Wow, thanks again for all of the wonderful responses. This is the first time I asked a question on the message board, I had no idea I would get such helpful and friendly advice! I think I am going to wait until my one month anniversary (about a week from now); then add a walking dvd to my day to day's. Well, prob more like every other day or just three times a week. I had been training over the summer... walking, then jogging to running along side weight training, but life happened so yeah... :) I belong to a gym, (my mother bought me a year's membership that doesn't expire until July), but never have any gas to get there and back . I am encouraged though because I do have some dvd's I can use until the weather breaks, and so I don't have to fear for my life walking down our dangerous road. Thanks! I am soooo encouraged now and don't fear incorporating it so much esp. if I go slow.
I just started with walking. I was 50 lbs overweight, turned 40, had just had my gallbladder removed, felt absolutely horrible, and was dealing with significant appetite loss. I actually walked 30 minutes each day to stimulate my appetite. After four months, I was eating normally, feeling much better, walking much further, and getting my strength back. I joined a gym (which I NEVER thought I'd do) two months later.
That whole process started three years ago this month (YAY - Anniversary for me!) and I've never been so happy. I'm amazed at what I can do, especially for a women who was never into anything athletic.
In order to be successful, I had to accept the concept of progression. I didn't become unhealthy overnight and I wasn't going to change that overnight. I started slow, made steady gains in strength and endurance, and was happy for every single small one I got. My thought was that the longer it took me to get where I wanted to be, the more ingrained those habits would be for the long term and I was right. This is why quick fixes, crash diets, and going at it too hard too soon don't work.
Be prepared to surprise yourself. Just make sure that you truly enjoy and get satisfaction from your activities and your nutrition. That's the key to sustainability. This is why I've kept 50 pounds off for more than two years.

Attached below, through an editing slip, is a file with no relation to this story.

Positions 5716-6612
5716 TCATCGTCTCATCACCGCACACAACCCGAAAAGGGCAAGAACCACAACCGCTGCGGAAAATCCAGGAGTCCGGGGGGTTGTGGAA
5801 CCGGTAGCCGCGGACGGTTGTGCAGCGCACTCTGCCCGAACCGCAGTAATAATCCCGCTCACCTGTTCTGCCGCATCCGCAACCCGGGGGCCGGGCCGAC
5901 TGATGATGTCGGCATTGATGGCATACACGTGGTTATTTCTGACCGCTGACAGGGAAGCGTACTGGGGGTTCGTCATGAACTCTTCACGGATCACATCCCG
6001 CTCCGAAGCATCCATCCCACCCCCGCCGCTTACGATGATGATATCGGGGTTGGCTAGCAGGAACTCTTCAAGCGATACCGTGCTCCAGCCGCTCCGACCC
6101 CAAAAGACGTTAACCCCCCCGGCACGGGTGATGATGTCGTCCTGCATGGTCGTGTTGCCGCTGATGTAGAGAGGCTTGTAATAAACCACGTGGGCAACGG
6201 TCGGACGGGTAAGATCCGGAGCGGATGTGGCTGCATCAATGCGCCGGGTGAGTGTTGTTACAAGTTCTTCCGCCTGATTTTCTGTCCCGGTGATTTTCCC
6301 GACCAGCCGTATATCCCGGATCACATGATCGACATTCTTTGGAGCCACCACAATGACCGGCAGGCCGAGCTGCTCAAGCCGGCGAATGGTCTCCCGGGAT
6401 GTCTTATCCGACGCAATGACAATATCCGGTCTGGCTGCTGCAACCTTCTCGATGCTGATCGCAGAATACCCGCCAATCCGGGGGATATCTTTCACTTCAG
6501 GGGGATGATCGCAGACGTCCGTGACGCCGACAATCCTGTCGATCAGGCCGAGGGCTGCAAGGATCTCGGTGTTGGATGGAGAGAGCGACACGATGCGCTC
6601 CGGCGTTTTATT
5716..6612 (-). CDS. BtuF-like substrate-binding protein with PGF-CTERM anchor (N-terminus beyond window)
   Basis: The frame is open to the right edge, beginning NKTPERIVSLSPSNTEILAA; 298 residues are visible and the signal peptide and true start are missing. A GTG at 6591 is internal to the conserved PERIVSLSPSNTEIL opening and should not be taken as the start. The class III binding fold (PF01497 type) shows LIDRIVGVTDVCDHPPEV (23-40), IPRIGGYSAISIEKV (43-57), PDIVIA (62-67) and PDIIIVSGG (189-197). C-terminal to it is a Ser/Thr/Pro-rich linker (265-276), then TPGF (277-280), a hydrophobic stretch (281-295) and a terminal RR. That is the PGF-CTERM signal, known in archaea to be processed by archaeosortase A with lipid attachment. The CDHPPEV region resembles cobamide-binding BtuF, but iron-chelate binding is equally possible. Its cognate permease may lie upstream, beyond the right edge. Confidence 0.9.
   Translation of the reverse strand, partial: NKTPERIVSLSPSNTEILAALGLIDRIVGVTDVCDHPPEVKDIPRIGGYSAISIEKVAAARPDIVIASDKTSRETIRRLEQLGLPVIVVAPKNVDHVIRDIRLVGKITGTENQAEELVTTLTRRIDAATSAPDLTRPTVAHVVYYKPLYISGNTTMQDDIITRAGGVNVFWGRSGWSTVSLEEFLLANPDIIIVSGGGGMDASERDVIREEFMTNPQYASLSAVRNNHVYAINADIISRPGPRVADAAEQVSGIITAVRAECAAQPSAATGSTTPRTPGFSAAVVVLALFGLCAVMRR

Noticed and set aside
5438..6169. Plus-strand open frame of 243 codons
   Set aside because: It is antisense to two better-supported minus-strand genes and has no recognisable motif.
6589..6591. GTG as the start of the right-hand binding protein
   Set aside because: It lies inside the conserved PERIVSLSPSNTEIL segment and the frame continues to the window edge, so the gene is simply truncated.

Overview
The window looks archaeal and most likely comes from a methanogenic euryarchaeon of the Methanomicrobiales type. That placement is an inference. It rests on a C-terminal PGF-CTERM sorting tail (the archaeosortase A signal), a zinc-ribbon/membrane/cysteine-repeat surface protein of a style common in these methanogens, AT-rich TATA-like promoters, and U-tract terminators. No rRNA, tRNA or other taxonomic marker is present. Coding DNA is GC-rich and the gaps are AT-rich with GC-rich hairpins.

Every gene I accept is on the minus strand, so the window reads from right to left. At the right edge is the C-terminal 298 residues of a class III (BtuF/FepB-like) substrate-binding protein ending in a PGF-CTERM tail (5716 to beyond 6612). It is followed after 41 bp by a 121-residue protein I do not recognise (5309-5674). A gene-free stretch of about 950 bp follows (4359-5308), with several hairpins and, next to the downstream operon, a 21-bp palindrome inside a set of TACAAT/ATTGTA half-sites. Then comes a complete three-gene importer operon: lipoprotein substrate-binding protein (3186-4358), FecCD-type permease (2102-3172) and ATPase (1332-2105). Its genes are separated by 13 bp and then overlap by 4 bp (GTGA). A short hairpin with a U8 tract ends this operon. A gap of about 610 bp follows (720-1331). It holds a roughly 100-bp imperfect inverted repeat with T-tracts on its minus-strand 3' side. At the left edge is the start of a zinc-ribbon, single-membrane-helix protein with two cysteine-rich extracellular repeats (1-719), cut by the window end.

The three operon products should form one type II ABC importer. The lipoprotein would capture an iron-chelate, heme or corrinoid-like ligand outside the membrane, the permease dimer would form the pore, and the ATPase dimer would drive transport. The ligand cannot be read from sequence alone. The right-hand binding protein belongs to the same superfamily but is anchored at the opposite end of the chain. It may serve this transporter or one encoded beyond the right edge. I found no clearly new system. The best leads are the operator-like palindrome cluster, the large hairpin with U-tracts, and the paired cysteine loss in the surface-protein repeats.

Fitness Minutes: (1,594)
102 1/9/13 12:26 P
I started very slowly, too. I was already eating very healthfully for several weeks, then joined a gym. The first week I went to the gym, I only went 3 days and did 10 or 15 minutes on the treadmill, and just 1 set or 8 or 10 reps on a few of the weight machines. The 2nd week was the same, then the 3rd week I bumped it to 5 minutes on the elliptical and 15 minutes on the bike or treadmill and 2 sets of 8.
Now, 8 weeks in, and my routine is 4 days per week: 30 minutes elliptical or treadmill, 3 sets of 15 (alternate lower body and upper body every other day) 1 day per week: 35-40 minutes elliptical.
I plan to continue increasing my cardio while I'm still in the weightloss phase.
If I don't make it to the gym one of those 5 days, I'll do a workout DVD, some lunges/squats/crunches/pushups at home, or even Dance Central on Kinect with my daughter.
Fitness Minutes: (6,923)
112 1/9/13 11:37 A
I will mirror others' suggestion to start slow. You need to can't go from sitting on a couch to running a marathon in a week and expect to finish. Someone shared this on facbook a couple of years ago and I think he's on the right track. Do what you can to start and just slowly build on it. www.youtube.com/watch?v=8SbXgQqbOoU
Fitness Minutes: (3,622)
17 1/9/13 11:26 A
I have been eating healthy for 25 weeks and have lost 32 lbs that way. I have never been athletic and I don't know what I'm doing in the gym and it was very overwhelming to me. I finally got motivated to add exercise because my weight loss slowed to about 1/3 lb per week.
The key for me was to find a gym with a trainer on staff that made me feel comfortable. Your goal this week could be to shop your local gyms. Call ahead and tell them you're interested in membership and you would like to meet with a trainer and tour the facility. I go to Planet Fitness and it is definitely geared toward people like us.
I have gone to the gym 12 out of the last 14 days and I love it. I have met a lot of great people and there is always someone around to show me how to use the equipment and answer questions. Don't hesitate to ask the people around you for help. People like to feel needed. It will make them feel good, so just ask.
If you start on your own without a trainer, here is a starting point for the treadmill: You will need to calculate your target heart rate. The gym trainer can help you do this. This is very valuable because ALL YOU HAVE TO DO is walk at a speed that gets your heart rate in that zone. You will not lose weight as effectively if you are above or below that zone. Since we are starting at ground zero, it doesn't take much to get your heart rate in that zone. Do that for 20 minutes. It's surprisingly easy and you won't hurt the next day. You will see that within a matter of days you will have to increase the treadmill speed and/or incline to achieve your target heart rate, but you will have built up to it physically so again, it will be surprisingly easy and you are not going to hurt the next day. I started at level zero and 2 weeks later I am walking at speed 3.4 at my target heart rate and I am easily able to do this for 60 minutes per day.
Believe me, IF I CAN DO IT YOU CAN DO IT.
One more thing: I get bored easily. I love music. As long as I can listen to music I love, I coul stay on that treadmill all day. Find a way to incorporate something you love or something you're excited about. If you love animals, buy a heart rate monitor and start walking dogs. If you love romantic comedies, buy a stairstep and a heart rate monitor and go to redbox and make a rule that you can only watch the movies while you're stepping. You will look forward to your next exercise session so you can watch more of your movie. P.S. There is an audio version of Fifty Shades of Gray ;)